Our functional data show that cytotoxic lymphocytes induced to degranulate in the presence of membrane-impermeant cathepsin B–specific protease inhibitors die rapidly via a perforin-dependent suicide process. T his death process occurs in cytotoxic T and NK cells, but not in T cells lacking the granule exocytosis cytotoxicity pathway. This suicide does not occur in perforin-deficient CTL and is inhibited by the granule proton pump poison concanamycin A and calcium chelation, all of which implicate the granule exocytosis cytotoxicity pathway.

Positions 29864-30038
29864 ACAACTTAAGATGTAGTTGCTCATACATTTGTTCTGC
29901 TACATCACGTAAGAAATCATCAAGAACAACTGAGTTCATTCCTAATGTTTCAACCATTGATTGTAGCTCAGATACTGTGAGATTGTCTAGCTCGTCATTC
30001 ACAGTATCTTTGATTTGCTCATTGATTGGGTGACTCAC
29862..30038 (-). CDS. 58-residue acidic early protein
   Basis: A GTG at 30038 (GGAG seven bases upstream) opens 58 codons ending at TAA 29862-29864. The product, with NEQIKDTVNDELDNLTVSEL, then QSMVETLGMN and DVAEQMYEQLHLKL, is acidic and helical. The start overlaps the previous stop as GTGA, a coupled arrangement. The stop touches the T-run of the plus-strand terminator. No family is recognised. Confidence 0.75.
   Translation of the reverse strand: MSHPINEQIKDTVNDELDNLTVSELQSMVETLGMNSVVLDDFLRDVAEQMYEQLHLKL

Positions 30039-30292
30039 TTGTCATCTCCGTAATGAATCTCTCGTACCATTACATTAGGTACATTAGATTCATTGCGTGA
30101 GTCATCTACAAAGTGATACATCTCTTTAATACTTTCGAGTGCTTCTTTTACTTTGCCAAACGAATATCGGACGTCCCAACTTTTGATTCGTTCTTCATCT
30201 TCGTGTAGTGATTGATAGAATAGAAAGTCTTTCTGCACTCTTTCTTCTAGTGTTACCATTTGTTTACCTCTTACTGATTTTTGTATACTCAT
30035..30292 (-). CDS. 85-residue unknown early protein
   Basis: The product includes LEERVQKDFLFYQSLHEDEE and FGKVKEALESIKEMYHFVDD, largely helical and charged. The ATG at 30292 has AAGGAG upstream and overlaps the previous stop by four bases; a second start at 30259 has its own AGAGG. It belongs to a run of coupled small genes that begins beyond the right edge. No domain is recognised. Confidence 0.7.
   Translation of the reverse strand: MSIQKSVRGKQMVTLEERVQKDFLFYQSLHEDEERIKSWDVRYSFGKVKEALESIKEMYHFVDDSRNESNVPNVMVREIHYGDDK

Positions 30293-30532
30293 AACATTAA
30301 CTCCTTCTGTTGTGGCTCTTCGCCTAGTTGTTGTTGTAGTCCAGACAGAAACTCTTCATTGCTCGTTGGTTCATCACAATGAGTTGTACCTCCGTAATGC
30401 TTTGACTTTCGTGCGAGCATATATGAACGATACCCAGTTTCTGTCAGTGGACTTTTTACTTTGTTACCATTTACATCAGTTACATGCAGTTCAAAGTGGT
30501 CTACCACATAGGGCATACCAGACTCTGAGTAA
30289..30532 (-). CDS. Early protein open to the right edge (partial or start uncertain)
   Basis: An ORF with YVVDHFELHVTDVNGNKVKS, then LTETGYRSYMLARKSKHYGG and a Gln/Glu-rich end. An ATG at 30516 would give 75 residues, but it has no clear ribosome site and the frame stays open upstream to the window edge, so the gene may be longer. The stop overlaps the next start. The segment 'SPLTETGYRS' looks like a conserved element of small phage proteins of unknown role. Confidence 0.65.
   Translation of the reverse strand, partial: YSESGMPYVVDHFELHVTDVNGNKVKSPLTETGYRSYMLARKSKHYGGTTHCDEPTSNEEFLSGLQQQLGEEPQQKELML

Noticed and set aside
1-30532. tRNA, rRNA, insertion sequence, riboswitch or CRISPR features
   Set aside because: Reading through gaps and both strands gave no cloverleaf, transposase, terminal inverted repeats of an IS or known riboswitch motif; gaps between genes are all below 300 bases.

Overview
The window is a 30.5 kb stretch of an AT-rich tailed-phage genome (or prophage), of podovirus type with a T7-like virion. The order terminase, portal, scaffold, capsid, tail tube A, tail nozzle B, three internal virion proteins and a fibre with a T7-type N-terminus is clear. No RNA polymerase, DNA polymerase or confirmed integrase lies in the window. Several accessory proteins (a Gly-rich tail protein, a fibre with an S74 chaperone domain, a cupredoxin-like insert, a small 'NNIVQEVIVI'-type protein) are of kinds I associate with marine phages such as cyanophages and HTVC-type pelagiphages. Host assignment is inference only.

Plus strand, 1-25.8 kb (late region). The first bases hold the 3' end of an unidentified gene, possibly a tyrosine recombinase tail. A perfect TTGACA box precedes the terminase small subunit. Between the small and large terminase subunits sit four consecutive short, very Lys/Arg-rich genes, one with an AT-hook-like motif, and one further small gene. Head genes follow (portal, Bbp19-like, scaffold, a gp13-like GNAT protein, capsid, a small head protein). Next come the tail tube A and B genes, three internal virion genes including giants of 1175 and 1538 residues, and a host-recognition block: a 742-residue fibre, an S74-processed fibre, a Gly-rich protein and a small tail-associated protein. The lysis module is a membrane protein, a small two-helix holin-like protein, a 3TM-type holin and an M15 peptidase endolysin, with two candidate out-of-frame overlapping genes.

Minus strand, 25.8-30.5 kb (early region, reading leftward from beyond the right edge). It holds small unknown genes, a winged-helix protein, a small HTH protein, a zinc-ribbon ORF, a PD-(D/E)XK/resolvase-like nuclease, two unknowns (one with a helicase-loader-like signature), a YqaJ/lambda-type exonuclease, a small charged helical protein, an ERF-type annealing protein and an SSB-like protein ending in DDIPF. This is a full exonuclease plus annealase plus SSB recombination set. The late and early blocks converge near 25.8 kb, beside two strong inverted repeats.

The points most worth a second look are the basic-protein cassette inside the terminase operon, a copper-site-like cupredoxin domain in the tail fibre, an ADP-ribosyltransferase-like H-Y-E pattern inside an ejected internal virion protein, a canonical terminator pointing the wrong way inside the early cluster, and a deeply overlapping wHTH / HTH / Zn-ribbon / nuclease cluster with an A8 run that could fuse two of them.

Extracellular cathepsin B is implicated by the data in Fig. 2, which shows that two different membrane-impermeant cathepsin B–specific protease inhibitors sensitize CTL to this activation-induced suicide. Cathepsin B is the only protease inactivated by all the inhibitors sensitizing CTL activation suicide, which include general thiol cathepsin inhibitors such as fluoromethyl ketones (28), diazomethyl ketones (39), epoxysuccinyl peptide compounds (35), and cystatins (40). Other cysteine proteases expressed in mammalian cells, such as caspases and calpains, do not react with most of these inhibitors. The thiol cathepsin family is associated with lysosomes and shares sequence homology, but different family members display different enzymatic properties and tissue expression patterns (41, 42). Lymphocytes express the general lysosomal endoprotease cathepsins B, H, and L, as well as the exopeptidase cathepsin C (DPPI). Cytotoxic lymphocytes also express cathepsin W (43–46), whose enzymatic properties remain undescribed. However, CA074 and NS-196 are cathepsin B–specific reagents and virtually inactive against cathepsins H or L (36, 37, 47, 48). As these compounds are the most potent inhibitors in sensitizing CTL activation suicide, the functional data implicate cathepsin B as the major component of CTL self-protection. Although cathepsin W, with its uncharacterized enzyme activity, could be the target of CA074 and NS-196, the experiments discussed below appear to rule out this possibility. However, our data do not rigorously exclude the possible role of other minor NS-196–reactive cathepsins in cytotoxic lymphocyte self-protection.